Reading fiction was difficult for him. He said his mind would continually appropriate the fiction and re-cast it in language more friendly to his ear. Sometimes, he said, he’d spend half an hour reading one page. Being in love with your own responses to the world included the world of writing. He was not the ideal passive reader. He interfered with the print, he argued with it.

     His poetry wasn’t a response to other poetry, and therefore was never “literary.” It responded only to the raw, unmediated world that pressed on his senses. It responded to small towns, rivers, bars, people, survival and failure to survive. It responded to the landscape that rose up around him like a crude and majestic dream. He didn’t believe in originality or experiment or innovation. Nothing is new, he said. There is no literary frontier beyond human feelings. There is no literary frontier beyond the mysteries of personality and place and the unpredictable and often crushing effects of one upon the other. He always risked sentimentality. He courageously refused to take an ironic stance toward his life and the lives of others.  His poems engaged their subjects with the direct language of a man who has no interest in hedging his responses in order to protect himself from the reader’s watchdog sense of irony. Someone said of Becket that he writes from the other side of the grave. It is a very great compliment. Dick, more sanguine than Becket, wrote from the gallows stairs.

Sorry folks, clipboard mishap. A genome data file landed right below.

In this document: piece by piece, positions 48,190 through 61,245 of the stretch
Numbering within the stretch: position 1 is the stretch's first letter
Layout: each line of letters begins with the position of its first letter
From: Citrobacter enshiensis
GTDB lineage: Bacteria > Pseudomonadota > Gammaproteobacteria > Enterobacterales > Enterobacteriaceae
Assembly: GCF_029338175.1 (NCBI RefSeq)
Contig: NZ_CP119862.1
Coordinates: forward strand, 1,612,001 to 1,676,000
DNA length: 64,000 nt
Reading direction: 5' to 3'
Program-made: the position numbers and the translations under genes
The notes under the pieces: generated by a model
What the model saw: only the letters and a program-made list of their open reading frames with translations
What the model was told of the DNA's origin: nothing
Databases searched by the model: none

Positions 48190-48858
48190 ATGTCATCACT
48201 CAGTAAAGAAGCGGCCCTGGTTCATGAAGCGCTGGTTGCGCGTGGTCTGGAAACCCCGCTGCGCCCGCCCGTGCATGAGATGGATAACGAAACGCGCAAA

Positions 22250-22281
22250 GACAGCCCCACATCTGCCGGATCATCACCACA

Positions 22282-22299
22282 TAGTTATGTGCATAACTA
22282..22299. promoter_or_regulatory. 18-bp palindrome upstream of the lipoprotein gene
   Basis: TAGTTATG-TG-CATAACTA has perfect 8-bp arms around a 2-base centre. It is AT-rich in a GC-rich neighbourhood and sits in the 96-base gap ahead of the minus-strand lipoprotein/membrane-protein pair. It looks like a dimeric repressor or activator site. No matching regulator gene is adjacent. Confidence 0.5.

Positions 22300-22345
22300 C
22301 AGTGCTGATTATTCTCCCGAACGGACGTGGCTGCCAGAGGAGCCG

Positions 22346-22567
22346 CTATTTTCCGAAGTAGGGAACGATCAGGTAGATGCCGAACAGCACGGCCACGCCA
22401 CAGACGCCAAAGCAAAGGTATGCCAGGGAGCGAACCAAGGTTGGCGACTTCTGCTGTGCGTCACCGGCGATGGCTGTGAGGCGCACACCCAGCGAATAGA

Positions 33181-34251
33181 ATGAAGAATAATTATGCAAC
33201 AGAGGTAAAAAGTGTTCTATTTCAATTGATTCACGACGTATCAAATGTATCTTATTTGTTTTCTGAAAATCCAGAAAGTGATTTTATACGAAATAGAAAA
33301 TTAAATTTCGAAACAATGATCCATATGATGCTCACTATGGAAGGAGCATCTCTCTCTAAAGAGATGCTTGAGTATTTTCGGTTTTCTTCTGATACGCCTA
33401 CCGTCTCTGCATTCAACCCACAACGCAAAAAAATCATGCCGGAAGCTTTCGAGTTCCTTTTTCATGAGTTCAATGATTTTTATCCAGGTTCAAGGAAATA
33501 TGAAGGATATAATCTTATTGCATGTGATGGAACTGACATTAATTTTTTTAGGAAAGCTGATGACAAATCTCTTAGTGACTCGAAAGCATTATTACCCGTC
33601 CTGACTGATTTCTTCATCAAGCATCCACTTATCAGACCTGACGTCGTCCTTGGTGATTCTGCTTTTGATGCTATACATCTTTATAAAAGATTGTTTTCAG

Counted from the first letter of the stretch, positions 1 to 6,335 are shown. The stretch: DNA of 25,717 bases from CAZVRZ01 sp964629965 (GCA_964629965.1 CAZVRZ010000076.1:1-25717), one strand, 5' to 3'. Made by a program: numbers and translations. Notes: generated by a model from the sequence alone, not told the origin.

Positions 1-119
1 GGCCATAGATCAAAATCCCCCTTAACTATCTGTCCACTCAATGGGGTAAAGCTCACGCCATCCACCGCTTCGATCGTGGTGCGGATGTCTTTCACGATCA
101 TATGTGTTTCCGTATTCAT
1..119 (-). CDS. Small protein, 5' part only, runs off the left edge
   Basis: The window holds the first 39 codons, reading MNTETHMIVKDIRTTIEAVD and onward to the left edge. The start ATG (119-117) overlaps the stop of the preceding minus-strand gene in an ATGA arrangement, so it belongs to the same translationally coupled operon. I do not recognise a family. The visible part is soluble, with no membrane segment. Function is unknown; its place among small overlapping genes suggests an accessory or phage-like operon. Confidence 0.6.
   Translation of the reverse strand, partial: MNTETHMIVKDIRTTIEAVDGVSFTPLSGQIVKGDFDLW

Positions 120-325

“More comments,” he says, straightening himself in his chair, folding his arms across his chest like Mussolini. “Dica, che l’aquila ascolta,” he says.

     We all laugh. We know what it means and the story behind it. “Speak the eagle listens.” Mussolini’s favorite poet, Gabriele D’Annunzio, an exasperated romantic, received visitors with that phrase. D’Annunzio, a diminutive man, would screen himself behind a translucent curtain. A strategically placed lamp would throw his shadow, gigantic and intimidating, onto the screen. “Speak, the eagle listens.” D’Annunzio wrote poems with titles such as, “To A Torpedo Boat in the Adriatic.”

     “All right, you cowards,” Dick says. “What does this mean: ‘The gate offends my peeling love’?”